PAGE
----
Thus, following the method explained by (2–6) and (17–25), we have arrived at the solution of Jacobi and Weierstrass equations with variable coefficients.
4. Solution examples
4.1 The elliptic-like equation
As an application, consider the elliptic-like equation with forcing function,
The balance principle suggests that the solution should be in the form,
Substituting into (27) will reproduce the following expression,
The next step is to differentiate the Riccati equation once,
Substituting into Eq. (29) and it will produce the polynomial equation as in the following,
or the next step is to relate the coefficients as,
In this case, the first equation gives,
For the second equation,
Thus, provide the expression for as,
The third and fourth equations produce,
Substituting (32) into (31),
Replace with (10),
which then solves regardless of . In this case, we take as the chosen fundamental variable and the resulted coefficients, depend on and with the known coefficients . Therefore, the solution of (27) is generated as,
4.2 Korteweg de Vries equation
The next example is for the Korteweg de Vries type equation,
The balancing principle with application of Riccati equation will determined the ansatz,
Performing into (35) will produce,
Performing the Riccati equation into (37) will produce the following polynomial,
From this step on, there is a little hope to solve all the coefficients as they are equal to zero. As it has also to be reduced, it is important to note that the problem of reduction here is different from the case of Jacobi equation since all the coefficients are in principle solvable in algebraic form. In this case, it is not practical to reduce the fifth order polynomial as the even highest power, i.e., as a tenth order polynomial equation. The calculation will become too tedious as the detail expression is needed in the reduced polynomial equation. The next sub section will illustrate the reduction of an odd highest power polynomial equation.
4.3 Reduction of fifth order polynomial
Consider Eq. (38) as follows,
Multiply by the function, and rearrange,
where, . Rearranged Eq. (39) as given by,
Expanding the all the coefficients as,
Relate the coefficients as in the following,
The fifth equation of (41) gives the roots as,
Moving to the last equation, the functions and disappear from the operation. In this case we will consider the test function, , and will perform as,
Substituting for , the expression for is,
Substitute back to, as follows
which then solves , , and thus generates all the coefficients of . The polynomial is then rewritten as,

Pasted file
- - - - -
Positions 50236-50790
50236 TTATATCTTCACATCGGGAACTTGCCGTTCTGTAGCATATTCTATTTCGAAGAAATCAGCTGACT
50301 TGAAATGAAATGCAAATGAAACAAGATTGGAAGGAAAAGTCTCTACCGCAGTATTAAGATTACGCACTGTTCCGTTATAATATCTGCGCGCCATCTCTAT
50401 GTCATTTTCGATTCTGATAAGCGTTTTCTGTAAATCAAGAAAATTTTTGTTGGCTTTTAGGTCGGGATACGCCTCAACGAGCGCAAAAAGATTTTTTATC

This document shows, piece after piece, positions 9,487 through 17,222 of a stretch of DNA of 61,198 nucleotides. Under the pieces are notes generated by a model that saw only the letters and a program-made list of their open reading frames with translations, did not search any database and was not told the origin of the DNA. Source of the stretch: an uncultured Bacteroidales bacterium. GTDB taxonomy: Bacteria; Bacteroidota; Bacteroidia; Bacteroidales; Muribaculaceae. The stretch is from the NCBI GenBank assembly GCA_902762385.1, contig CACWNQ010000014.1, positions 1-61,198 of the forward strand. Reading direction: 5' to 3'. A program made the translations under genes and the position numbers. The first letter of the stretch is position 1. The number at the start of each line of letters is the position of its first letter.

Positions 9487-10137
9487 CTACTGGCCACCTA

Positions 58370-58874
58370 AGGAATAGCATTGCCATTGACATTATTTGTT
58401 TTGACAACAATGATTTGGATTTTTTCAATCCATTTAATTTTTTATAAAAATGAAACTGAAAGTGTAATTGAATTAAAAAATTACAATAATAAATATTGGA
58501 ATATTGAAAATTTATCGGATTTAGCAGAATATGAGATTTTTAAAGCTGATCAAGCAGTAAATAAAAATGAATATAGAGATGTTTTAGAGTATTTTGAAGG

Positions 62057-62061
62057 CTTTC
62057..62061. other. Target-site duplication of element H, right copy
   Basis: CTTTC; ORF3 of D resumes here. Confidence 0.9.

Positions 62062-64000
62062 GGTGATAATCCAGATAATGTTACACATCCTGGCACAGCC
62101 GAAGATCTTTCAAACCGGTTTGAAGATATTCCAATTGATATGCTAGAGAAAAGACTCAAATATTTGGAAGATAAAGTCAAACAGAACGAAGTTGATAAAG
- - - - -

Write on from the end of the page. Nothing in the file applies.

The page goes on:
which is reduced as,
Eq. (46) dictates that the relations, will satisfy for the solution. Hence, the coefficients are then,
The first equation gives,
The second equation is rewritten as,
The solution for is then,
The third equation will produce,
Take the expression for as,
The fourth relation of (47) will generate,
which then produce the solution of .
Note that and are the chosen fundamental variables and according to (48–51) and with the known coefficients , they will define, . Therefore, the solution of Korteweg de Vries equation is generated as,
Since only a few of the considered equation has a special polynomial to be solved by equating all the variable coefficients to zero, it is important to note that the reduction of polynomial order would be an important step. Solving all coefficients to zero often be an obstacle because the difficulty would be the same or even more than the original nonlinear ODEs. In this case, the reduction of polynomial manipulates and reduces the need for solving all coefficients.
with . The solution of (53) is then,
The definition for is determined by substituting the polynomial solution, into (54) as in the following,
Rearranging the above equation as,
Eq. (55) is a first order ODE in and can be easily solved, which then prove that without establishing the explicit expression for variable coefficients.
5. Generalized method
In this section, the method of solution to the Riccati equation is extended for the class of the first order polynomial differential equation as,
The above equation can be always re-expressed as,
which the coefficients will be reformulated as,
In this case, we will always obtain the new coefficients . Proceeding into the other equations andmultiply the equation by the function , to get,
where . Then, all the new coefficients in will be determined. The step is now to solve the Riccati equation. Let , the equation can be rearranged as,
and is separated as,
The solutions for and are,
The relation for is thus,
Without loss of generality, suppose that and the above relation is performed as,
Rearrange the above equation as,
Let and integrate the above equation to get,
The solution for is then reduced into the solution of the polynomial equation. Thus, let , where is the expression from the solution of the resulting polynomial equation which is similar to (38). The expression for can be determined by the inverse method as in (53–55) for the first order polynomial differential Eq. (56).
In this chapter, we propose the method of the simplest or the auxiliary equation to solve the nonlinear differential equation with variable coefficients. The method is based on the solution of the generalized Riccati equation as the simplest equation. It is found that the other known simplest equations, i.e., Jacobi and Weierstrass equation, are also solved by the Riccati equation. The applications with the variable coefficients elliptic-like and Korteweg de Vries equations show that the problem of solving nonlinear differential equations with variable coefficients are simplified, especially by the reduction of the resulting polynomial equation in solving the Korteweg de Vries equation. The generalization of the method is also derived in detail.
Conflict of interest
Authors declare that there is no conflict of interest.